Michael Koryta is a young author with a bibliography that is short (so far) but impressive. His novels have won the Los Angeles Times Book Prize, Great Lakes Books Award, and St. Martin’s Press/Private Eye Writers of America Best First Novel prize, and has earned nominations for the Edgar, Quill, Shamus, and Barry Awards. He recently earned a six-book contract with Little, Brown and Company.
Michael graduated from Indiana University with a degree in criminal justice. He is a private investigator and former newspaper reporter. Michael currently lives in St. Petersburg, Florida, and Bloomington, Indiana.
His first five novels were crime novels, with four featuring private eye Lincoln Perry. With his sixth book, So Cold the River, he branched out into horror.
HWA: It’s remarkable that you published your first novel at age twenty-one. Many writers began penning stories as children, and later on, they reach a point when they realize their writing might actually have a chance of being published. So, when did you start writing? And when did you start writing with the idea that your work might actually be published?
MK: I did have the wonderful opportunity to publish at an early age, and that was special, certainly. I’ve always written with the hope of publication and the goal of being able to make a living by writing. It’s all I’ve wanted to do since I began to read. I’ve been writing with that goal in mind since I was about eight years old. I just love books, pure and simple.
HWA: What were the influences that sparked your interest in writing, and particularly in writing horror?
MK: Well, I came up in crime fiction. I was really hooked on writers like Leonard, Lehane, Connelly, Chandler, MacDonald, etc. The interest in horror was led by Mr. King, whose book On Writing came out when I was in high school and was also very influential, though in different ways than his fiction. Koontz was an early influence, too, and going way
back, I was a huge fan of a writer named John Bellairs. He was probably the first horror writer to really influence me. As I was writing my first five published novels, all of which were crime novels, I found myself turning more and more toward the horror genre: Joe Hill, Dan Simmons, Richard Matheson, Scott Smith, Ira Levin, to name just a few. And there became this itch to try the form.
HWA: What is your writing technique? Do you create an outline, or do you just come up with an idea, start writing, and see where it takes you?
MK: I don’t outline. The approach is more that I’ll wander off into the darkness with a certain idea, an inciting incident, to steal the screenwriting term. If there’s a character who takes my hand and tugs me along, I’m in good shape. If I have to hunt around for one, it’s a bad sign. I take a lot of false starts in the early going before settling on what’s right for the moment.
HWA: You started out writing detective novels. What made you decide to try supernatural horror?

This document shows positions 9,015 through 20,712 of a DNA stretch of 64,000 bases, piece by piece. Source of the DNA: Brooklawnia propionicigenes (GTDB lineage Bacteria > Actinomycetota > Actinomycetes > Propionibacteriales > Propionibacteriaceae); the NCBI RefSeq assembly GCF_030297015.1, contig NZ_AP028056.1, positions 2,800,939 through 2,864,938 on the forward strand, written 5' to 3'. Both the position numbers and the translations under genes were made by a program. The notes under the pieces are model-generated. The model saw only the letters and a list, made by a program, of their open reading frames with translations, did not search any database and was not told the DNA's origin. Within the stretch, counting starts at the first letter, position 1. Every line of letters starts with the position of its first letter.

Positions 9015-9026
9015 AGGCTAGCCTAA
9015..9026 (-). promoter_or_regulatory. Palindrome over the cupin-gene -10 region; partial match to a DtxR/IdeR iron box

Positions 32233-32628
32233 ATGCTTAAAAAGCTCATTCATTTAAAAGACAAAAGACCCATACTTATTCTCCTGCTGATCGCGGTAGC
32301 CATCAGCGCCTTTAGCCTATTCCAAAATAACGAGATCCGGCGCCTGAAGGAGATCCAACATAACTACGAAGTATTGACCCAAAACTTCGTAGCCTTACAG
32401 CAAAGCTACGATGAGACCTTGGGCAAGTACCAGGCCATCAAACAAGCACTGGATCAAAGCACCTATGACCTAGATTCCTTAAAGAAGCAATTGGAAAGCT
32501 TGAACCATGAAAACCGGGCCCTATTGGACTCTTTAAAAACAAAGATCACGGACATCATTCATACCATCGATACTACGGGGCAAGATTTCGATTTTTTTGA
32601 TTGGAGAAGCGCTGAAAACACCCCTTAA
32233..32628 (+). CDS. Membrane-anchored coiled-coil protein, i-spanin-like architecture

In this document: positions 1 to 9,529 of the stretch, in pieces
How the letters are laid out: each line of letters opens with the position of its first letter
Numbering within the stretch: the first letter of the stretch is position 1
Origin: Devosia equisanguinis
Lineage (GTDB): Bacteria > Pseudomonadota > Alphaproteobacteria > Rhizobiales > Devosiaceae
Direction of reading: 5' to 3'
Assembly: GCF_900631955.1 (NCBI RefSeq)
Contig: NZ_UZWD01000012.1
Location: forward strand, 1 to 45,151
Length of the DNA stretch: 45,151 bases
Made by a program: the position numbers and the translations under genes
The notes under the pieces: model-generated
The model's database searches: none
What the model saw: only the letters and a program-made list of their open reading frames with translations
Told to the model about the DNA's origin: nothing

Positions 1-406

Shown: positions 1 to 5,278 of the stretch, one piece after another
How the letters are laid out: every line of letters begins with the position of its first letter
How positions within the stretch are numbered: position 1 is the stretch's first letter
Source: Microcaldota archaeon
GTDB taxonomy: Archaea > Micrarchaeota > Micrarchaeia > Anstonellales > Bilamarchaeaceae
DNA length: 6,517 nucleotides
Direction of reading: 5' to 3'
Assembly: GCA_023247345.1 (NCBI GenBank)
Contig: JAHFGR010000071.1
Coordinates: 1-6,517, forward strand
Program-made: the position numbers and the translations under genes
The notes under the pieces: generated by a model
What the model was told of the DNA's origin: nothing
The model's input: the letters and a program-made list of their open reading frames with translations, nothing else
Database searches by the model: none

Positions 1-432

MK: Love of the genre, first and foremost. I don’t think anybody writes anything good if he or she doesn’t love the chosen form. It also sprang from what I think is a very natural creative desire, the need to try something outside of the comfort zone. I love crime fiction, but I wanted to try something else, to see if I could do it, see how it felt. I think you always need to go with the story that wants to be told and hope that the rest falls into place. The move to the supernatural actually helped my career. I’d been assured by some people that it would be disastrous, but that wasn’t the case at all.
HWA: Tell us about your latest novel, So Cold the River.
MK: So Cold the River had its genesis in the very real history of the towns of French Lick and West Baden Springs in rural Indiana. They enjoyed this glorious golden age when people came from all around the world to soak in mineral springs that were reputed to be of incredible healing powers. Graft and vice of all varieties followed, and then the Depression took the place out at its knees. Seventy-five years later, they began restoring the magnificent old resorts, and the idea of writing about the water as if its reputation had been real came to me.
HWA: Tell us about your upcoming books. Will you be concentrating more on crime or horror fiction?
MK: Well, I can speak with certainty only about those that have been written. The next two–The Cypress House and The Ridge–will both be horror. The former is more of a gangster story, with a character who has premonitions of death. The Ridge is an out-and-out ghost story. Beyond that, I’m not sure. I think it will be a detective novel again. I’m still casting about for firm footing on that idea. I don’t want to commit to any genre, just to individual stories.
HWA: Why did you switch publishers from St. Martin’s Press to Little, Brown?
MK: St. Martin’s wanted me to stay within the realm of traditional crime fiction, particularly the detective series. I was excited about So Cold the River, and they were not. So, we parted ways, and I was very fortunate to find a publisher who was excited about the book. I’m under contract for five more with Little, Brown, and I feel very, very lucky to be there. I hope it lasts a long time.
HWA: Why did you join the HWA, and what benefits are you looking for from your membership?
MK: I’m a book geek. I love talking to writers, getting recommendations on what to read, and being kept up to date on the best new stuff in the genre. It seems as if HWA does a fine job of championing the sort of stories we all love.
HWA: Thank you, Michael, and welcome to the Horror Writers Association.
Lincoln Perry detective series:
Tonight I Said Goodbye
A Welcome Grave
The Silent Hour
Envy the Night
So Cold the River
The Cypress House